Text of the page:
Reclining Etiquette

I’m trying to do an unofficial survey on what people do when the passenger in front of them reclines the seat on an airliner. I can think of some options:

1. Ask the passenger to un-recline. The man next to me on a recent flight did just that – leaned forward and asked the passenger to pull his seat back up. To my surprise, the other passenger complied.

2. Recline your own seat. This is what I usually do, to maintain the amount of space that I’m entitled to. I never recline it first, though.

3. Just bear it. The husband did this on a recent flight. The passenger in front of him reclined, but the husband didn’t.

4. Aim the air nozzle. I wanted to do this with the passenger who reclined on the husband – point the cold air stream at his head – but the husband wouldn’t have it. (Also, the guy was wearing a baseball cap.)

I really believe it would be better if airline seats didn’t recline, at least not the squished-together ones in coach. But that’s not likely to change.

So, tell me, what do you do in that situation?


6 thoughts on “Reclining Etiquette

  1. Sarah

    I usually just bear it. I’m relatively short so the leg space usually isn’t too much of an issue for me, and I’m usually either reading, sleeping, or knitting, so I don’t use the tray table for much.
    Now what *really* bugs me is when the kid behind you kicks your seat incessantly…

  2. Rob Brooks

    The issue is not just reclining, it’s the *way* folks recline. I’ve had times where I was leaning forward to get something stowed under foot, and just barely got out of the way before I was whacked by a rapidly-accelerating seat back! A friend had a similar situation, and he pushed back on the seat back pretty aggressively, which resulted in a somewhat-testy exchange.

  3. Kate

    Of the four options, I would recline my seat. I generally recline my seat anyway- but I’m always careful to do it gently and only a little bit (never fully reclined!) so as to minimize the bother to the person behind me.
    One thing that bugs me about the person in front of me fully reclining their seat is that by doing so, they create too small a space between the tray table and the back of seat for me to open my laptop. Also, if my laptop is already open and they quickly recline their seat, it smashes into my laptop and violently throws it into my lap. I frown upon any violence done to my laptop- intentional or not.

  4. Lefty

    Well unfortunately reclining passengers is something travelers will have to live with.
    Wishing that people would look before reclining is a bit too much to ask from the average dimwit on an airplane.
    Unfortunately, my frustration has gotten the best of me once or twice. After someone caught my laptop cover under his reclined seat, I gave the back of the seat a good swift knee to let my neighbor know he had encroached on my space. At least he moved his seat.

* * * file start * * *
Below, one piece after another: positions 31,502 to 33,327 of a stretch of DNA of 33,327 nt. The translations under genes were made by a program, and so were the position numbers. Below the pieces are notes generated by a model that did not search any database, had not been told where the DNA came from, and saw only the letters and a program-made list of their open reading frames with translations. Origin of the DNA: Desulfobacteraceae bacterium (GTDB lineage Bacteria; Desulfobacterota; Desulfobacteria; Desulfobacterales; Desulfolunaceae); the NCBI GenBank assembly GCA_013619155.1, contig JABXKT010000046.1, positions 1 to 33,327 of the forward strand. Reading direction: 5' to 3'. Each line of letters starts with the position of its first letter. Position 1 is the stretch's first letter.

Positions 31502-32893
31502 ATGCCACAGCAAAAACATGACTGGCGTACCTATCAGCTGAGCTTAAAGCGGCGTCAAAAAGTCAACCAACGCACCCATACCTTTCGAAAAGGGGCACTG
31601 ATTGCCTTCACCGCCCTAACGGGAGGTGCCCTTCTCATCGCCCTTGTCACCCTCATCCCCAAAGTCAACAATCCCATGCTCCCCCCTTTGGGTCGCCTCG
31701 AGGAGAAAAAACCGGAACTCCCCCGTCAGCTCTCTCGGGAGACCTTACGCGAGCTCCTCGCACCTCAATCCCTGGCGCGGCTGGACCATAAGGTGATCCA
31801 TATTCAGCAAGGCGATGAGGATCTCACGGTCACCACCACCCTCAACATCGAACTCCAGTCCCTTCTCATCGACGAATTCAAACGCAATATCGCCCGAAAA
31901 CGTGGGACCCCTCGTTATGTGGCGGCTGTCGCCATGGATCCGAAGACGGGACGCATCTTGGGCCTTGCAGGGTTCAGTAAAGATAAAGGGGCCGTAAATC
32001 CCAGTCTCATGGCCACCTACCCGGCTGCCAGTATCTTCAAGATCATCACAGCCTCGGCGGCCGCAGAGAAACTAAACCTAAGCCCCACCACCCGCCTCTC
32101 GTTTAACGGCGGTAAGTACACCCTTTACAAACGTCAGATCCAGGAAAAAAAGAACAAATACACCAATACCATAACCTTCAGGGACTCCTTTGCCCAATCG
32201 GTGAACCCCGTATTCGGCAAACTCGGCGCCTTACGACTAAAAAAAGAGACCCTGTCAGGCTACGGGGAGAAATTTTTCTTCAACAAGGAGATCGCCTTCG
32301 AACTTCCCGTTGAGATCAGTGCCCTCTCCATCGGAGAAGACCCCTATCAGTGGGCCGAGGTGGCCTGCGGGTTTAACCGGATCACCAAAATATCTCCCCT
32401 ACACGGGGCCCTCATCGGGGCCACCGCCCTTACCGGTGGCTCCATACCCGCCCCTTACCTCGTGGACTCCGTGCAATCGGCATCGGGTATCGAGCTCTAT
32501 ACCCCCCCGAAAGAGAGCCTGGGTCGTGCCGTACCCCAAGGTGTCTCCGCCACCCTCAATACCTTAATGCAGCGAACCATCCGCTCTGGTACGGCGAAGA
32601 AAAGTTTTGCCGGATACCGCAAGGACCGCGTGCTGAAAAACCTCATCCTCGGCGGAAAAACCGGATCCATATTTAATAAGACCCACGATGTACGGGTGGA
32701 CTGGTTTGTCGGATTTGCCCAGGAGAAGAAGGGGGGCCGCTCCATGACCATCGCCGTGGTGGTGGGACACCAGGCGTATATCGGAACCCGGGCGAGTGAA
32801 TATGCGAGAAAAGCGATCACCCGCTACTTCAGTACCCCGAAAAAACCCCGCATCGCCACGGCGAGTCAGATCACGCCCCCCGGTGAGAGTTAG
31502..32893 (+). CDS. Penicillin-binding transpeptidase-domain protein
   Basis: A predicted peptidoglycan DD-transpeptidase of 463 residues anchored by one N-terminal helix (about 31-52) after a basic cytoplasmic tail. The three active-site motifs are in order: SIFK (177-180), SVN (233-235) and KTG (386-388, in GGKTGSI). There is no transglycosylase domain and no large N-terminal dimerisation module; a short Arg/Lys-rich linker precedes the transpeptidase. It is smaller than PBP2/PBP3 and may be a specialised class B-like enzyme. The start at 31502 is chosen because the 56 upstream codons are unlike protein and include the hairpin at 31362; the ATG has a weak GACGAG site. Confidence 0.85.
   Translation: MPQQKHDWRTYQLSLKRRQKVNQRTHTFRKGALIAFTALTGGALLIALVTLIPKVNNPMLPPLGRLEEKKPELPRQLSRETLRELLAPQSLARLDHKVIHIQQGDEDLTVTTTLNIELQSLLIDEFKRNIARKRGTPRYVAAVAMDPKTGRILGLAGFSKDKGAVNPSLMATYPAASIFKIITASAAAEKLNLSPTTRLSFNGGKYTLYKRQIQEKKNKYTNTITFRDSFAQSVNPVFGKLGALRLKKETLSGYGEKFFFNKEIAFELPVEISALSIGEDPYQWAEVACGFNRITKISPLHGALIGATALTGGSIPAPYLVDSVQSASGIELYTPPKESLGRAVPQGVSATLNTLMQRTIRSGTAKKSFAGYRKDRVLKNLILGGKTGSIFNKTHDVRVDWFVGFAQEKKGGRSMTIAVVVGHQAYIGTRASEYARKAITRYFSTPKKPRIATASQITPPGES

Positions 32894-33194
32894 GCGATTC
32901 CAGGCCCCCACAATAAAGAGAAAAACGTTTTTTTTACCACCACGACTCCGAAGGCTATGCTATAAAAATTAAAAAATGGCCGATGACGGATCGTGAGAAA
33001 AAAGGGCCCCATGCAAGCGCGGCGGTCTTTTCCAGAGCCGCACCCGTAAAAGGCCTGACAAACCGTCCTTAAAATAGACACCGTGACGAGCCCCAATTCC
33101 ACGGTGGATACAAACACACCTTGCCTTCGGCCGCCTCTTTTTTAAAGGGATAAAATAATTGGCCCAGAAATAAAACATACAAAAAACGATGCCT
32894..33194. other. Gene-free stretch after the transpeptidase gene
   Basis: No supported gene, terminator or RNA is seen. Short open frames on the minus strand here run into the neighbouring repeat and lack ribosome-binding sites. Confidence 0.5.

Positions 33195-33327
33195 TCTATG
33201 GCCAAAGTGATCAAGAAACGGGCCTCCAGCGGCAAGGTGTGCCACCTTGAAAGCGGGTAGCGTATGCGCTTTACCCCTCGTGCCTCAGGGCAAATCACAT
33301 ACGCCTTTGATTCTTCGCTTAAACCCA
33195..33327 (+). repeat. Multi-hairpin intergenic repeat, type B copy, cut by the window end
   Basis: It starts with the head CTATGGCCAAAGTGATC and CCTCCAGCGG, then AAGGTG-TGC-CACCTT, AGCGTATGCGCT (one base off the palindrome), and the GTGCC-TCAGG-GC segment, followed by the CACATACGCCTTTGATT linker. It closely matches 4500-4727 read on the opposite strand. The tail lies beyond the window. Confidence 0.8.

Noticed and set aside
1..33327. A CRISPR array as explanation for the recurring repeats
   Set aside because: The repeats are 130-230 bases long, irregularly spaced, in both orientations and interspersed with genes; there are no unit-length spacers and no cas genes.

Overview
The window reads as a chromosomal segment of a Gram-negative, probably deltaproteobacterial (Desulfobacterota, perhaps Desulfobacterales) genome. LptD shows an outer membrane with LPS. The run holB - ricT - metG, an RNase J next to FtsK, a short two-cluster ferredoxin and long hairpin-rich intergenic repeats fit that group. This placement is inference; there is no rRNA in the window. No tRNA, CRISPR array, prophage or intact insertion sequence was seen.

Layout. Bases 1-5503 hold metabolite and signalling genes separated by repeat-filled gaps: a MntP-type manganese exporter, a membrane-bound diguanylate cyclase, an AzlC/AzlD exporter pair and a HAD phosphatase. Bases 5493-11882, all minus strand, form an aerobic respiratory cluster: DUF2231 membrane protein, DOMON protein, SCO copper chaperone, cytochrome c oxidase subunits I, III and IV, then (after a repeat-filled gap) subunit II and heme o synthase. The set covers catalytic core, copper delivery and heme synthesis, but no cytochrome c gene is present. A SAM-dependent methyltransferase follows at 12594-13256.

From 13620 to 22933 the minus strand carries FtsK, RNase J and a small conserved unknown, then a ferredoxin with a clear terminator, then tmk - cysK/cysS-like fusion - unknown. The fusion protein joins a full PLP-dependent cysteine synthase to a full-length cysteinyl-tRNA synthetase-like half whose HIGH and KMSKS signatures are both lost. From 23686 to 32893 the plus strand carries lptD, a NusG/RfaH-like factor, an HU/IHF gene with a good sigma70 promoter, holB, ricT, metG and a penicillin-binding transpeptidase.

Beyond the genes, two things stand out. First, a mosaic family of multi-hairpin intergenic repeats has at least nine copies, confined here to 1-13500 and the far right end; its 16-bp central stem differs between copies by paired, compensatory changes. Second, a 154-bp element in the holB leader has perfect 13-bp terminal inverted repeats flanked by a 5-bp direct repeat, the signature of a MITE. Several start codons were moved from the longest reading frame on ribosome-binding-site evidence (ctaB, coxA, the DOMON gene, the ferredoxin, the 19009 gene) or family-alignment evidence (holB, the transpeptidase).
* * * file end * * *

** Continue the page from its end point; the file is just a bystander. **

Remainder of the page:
5. Matthew J

    Great article, I have always hated it when someone would just recline at full-speed and not even have a care about what is behind them. I, as a general rule don’t recline all the way unless the seat behind me is empty.

  6. David N

    Many of you all are just missing the point.
    This isn’t about legroom and comfort for some of us, but the non-existence thereof. Forget the laptop, forget getting bonked on the head: I can’t hardly reach my shoes.
    I’m not that huge: 6-3. Look around in an airplane next time. We’re everywhere.
    I usually have less than an inch of legroom with the seat forward. The sudden slamming of the seatback, sometimes including the metal parts of the tray table, strikes me directly in the knees. The subsequent pushing and shoving, or re-slamming, “needed to get the seat to move farther back” hurts a little more, but mainly confirms that the person is completely oblivious to the existence of other life forms in the galaxy.
    The perpetrator is usually average to smaller size, apparently because they can’t conceive of what it means to be pinned in place for hours. I’ve found that large travelers like myself whose ears are completely visible above the seat back usually DO NOT EVER recline their seats, regardless of the size of the person behind them.
    I’ve tried putting up with it, but coming home exhausted, cranky and sometimes in pain (wanting to go to the chiropractor) just isn’t worth it.
    I’ll be asking them early and firmly to put their seat forward. To date I’ve pretty much always been treated like I’m being unreasonable or ruining their flight. If necessary, I’ll be involving flight crew from now on and asking for re-seating if they can’t make it stop.
    Sorry for the irritation to the hard-working crew, but it is the airline’s fault that taller passengers are not being accommodated acceptably. Just like the oblivious passenger in front of us, they’re waiting for us to tell them they’ve passed our limit.
    Any other place someone whacked me in the knees with a heavy object and then left it there, they’d be spending the afternoon in the pokey.
    If some of you who just want to be able to open your laptops want to help out, make some supportive noise when one of your medium large neighbors complains. We generally expect and get little to no sympathy from anybody. As if I could put my legs in the overhead bin if I wasn’t so selfish.


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